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shooting the stars


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#1 ivan delenda

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Posted 16 October 2005 - 01:23 PM

Hello,
i will be shooting soon in a desert, some of scenes are basicly night-shot stars.
my producer told me that it s impossible to get stars on a film , and he said i have to find alternative ways ...
is that true ?
if not , anyone knows , if it s possible, and what s the tric , shutter speed, lens , and film i have to use ?

thanks
ivan
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#2 Joseph White

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Posted 16 October 2005 - 01:51 PM

i'd say shoot 5218, push it one stop, and get yourself a set of nice fast lenses - like zeiss super speeds or master primes if they're avilable where you are. i'd also suggest, if you have the film and the time, that you bracket exposures (shoot at a couple different f-stops) just to give yourself a little wiggle room in post. if the stars are nice and bright - especially somewhere like the desert where there isn't a lot of light pollution, you should definitely see them.

best of luck!
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#3 Stephen Williams

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Posted 16 October 2005 - 02:09 PM

Hello,
i will be shooting soon in a desert, some of scenes are basicly night-shot stars.
my producer told me that it s impossible to get stars on a film , and he said i have to find alternative ways ...
is that true ?
if not , anyone knows , if it s possible, and what s the tric , shutter speed, lens , and film i have to use ?

thanks
ivan


Hi,

If there is no Live Action acting its very easy, just use a slow frame rate!

Stephen
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#4 Dickson Sorensen

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Posted 16 October 2005 - 02:29 PM

Don't expect to discover any new galaxies this way.
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#5 David Mullen ASC

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Posted 16 October 2005 - 03:26 PM

I don't think you'll get bright enough stars on a movie camera except when doing time lapse, and then the stars rotate across the sky visibly. Usually this would be an efx shot. You could even do it yourself with double-exposure if the shots are locked-off and you can create a realistic starfield -- small pinholes punched into a black showcard, backed with diffusion (like tracing paper) and backlit. The key is finding a realistic size for the pinholes -- smaller is better, but not so small that they can't show up.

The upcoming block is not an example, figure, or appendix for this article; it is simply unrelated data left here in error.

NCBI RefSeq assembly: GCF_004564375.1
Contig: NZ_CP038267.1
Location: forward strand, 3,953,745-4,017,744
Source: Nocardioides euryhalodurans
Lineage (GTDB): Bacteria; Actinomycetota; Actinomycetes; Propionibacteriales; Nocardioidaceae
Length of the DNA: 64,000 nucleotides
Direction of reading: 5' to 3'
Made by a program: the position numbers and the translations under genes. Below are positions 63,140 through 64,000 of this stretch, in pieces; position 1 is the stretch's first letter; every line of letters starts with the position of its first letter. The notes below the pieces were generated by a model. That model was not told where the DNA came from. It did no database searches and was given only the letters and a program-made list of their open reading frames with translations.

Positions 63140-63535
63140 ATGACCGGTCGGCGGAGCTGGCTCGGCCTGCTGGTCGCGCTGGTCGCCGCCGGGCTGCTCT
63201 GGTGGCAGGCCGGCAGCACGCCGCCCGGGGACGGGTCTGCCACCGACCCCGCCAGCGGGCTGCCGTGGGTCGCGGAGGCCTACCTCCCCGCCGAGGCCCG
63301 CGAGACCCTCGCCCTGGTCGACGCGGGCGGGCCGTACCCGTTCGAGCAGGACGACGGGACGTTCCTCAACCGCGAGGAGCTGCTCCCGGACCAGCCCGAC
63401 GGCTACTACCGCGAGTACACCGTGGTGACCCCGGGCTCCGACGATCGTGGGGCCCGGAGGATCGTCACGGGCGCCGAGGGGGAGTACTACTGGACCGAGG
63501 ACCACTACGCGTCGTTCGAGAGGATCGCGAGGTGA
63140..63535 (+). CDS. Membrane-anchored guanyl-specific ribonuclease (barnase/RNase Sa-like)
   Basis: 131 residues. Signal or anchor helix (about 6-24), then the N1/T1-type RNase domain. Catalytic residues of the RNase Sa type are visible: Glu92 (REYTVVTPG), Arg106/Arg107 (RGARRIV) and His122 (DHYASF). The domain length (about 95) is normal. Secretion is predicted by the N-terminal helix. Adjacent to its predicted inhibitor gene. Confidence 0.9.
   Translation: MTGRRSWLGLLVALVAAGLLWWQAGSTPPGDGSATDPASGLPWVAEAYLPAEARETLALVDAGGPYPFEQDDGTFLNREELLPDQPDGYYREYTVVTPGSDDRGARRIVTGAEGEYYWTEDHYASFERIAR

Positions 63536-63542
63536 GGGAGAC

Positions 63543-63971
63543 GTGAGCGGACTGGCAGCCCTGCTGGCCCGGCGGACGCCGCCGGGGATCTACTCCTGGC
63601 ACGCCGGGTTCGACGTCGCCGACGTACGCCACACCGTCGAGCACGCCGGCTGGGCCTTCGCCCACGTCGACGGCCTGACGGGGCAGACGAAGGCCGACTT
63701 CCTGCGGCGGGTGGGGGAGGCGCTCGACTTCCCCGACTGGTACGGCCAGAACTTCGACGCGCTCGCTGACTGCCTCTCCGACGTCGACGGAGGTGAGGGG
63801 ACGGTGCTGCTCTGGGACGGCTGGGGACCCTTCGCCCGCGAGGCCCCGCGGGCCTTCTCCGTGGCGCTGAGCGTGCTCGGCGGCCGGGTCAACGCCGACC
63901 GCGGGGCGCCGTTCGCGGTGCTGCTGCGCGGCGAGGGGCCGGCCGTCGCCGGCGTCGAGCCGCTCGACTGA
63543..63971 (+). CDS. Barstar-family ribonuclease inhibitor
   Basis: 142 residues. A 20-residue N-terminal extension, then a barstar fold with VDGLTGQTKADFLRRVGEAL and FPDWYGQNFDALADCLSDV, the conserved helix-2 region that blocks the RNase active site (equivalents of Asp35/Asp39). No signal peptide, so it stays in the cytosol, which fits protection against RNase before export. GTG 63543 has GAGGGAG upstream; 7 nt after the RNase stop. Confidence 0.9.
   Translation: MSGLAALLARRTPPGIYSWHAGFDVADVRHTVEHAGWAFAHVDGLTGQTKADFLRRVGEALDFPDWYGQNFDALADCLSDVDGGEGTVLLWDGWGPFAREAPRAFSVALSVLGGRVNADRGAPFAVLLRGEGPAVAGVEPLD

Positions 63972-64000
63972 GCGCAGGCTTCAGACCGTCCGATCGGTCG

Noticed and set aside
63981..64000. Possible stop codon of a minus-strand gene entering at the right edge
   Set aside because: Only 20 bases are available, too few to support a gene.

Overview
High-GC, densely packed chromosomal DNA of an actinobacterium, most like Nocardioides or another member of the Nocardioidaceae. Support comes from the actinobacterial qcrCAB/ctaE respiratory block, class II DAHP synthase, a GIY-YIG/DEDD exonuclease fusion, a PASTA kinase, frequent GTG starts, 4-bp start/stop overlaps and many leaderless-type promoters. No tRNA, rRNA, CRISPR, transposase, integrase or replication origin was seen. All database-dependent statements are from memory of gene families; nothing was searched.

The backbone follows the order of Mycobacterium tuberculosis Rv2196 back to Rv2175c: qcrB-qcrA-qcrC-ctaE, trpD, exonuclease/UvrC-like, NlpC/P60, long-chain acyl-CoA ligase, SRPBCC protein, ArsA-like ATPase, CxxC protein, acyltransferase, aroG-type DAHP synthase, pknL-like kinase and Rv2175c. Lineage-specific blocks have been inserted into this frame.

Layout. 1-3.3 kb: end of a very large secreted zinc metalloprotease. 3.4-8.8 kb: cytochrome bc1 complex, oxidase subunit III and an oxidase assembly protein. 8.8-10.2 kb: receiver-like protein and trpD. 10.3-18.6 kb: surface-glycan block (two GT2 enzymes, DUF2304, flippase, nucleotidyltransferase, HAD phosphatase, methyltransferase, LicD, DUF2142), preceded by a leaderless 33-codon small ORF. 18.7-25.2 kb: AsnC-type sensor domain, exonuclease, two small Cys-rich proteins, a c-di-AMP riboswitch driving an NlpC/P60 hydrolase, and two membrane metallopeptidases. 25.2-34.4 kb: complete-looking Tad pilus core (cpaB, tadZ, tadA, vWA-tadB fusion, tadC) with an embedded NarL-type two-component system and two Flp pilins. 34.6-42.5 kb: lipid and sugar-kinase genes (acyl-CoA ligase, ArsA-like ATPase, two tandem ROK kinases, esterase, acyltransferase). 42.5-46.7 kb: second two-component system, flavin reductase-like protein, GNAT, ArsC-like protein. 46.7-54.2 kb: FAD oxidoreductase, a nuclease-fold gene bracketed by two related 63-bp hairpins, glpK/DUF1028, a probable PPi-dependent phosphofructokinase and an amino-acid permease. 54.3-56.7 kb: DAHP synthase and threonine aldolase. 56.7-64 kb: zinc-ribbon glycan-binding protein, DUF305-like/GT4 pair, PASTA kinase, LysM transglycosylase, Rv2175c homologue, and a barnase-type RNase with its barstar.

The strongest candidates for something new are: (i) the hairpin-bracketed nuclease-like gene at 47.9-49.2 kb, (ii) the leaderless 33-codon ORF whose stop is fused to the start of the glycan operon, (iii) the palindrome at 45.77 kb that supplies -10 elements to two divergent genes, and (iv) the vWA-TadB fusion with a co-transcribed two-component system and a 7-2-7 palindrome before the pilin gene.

If this is for video only, then just combine them or add them in post. This is assuming you are adding stars to a day-for-night or dusk-for-night landscape. If you are only shooting stars in the sky with no landscape, then just fake it with the pinholes-in-black card technique (if for print) or create them in a computer (if for video only).
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#6 ivan delenda

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Posted 16 October 2005 - 03:48 PM

thanks guys,,,
i cant afford very speed Zeiss, so i ll go for double exposure.if i ll discover any new galaxy , i ll make you know :)
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#7 Dickson Sorensen

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Posted 16 October 2005 - 03:55 PM

If you hang clear film leader in an array behind the cards you can make them twinkle.
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#8 ivan delenda

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Posted 16 October 2005 - 04:07 PM

what if i have Konvas 2m ? i there any special advice ?

Edited by ivan delenda, 16 October 2005 - 04:09 PM.

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#9 Ilmari Reitmaa

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Posted 16 October 2005 - 06:51 PM

Just to throw in some numbers, nightsky photographs with stars visible usually have specs something like f/2.8, ISO 800, 4-10 secs exposure plus you only get stars in the brighter range - if you're located well outside any urban light pollution. The faintest stars visible to naked eye are some ten stops below the brightest. So you'll definitely be better off doing double-exposure, as suggested.
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Media Blackout - Custom Cables and AKS

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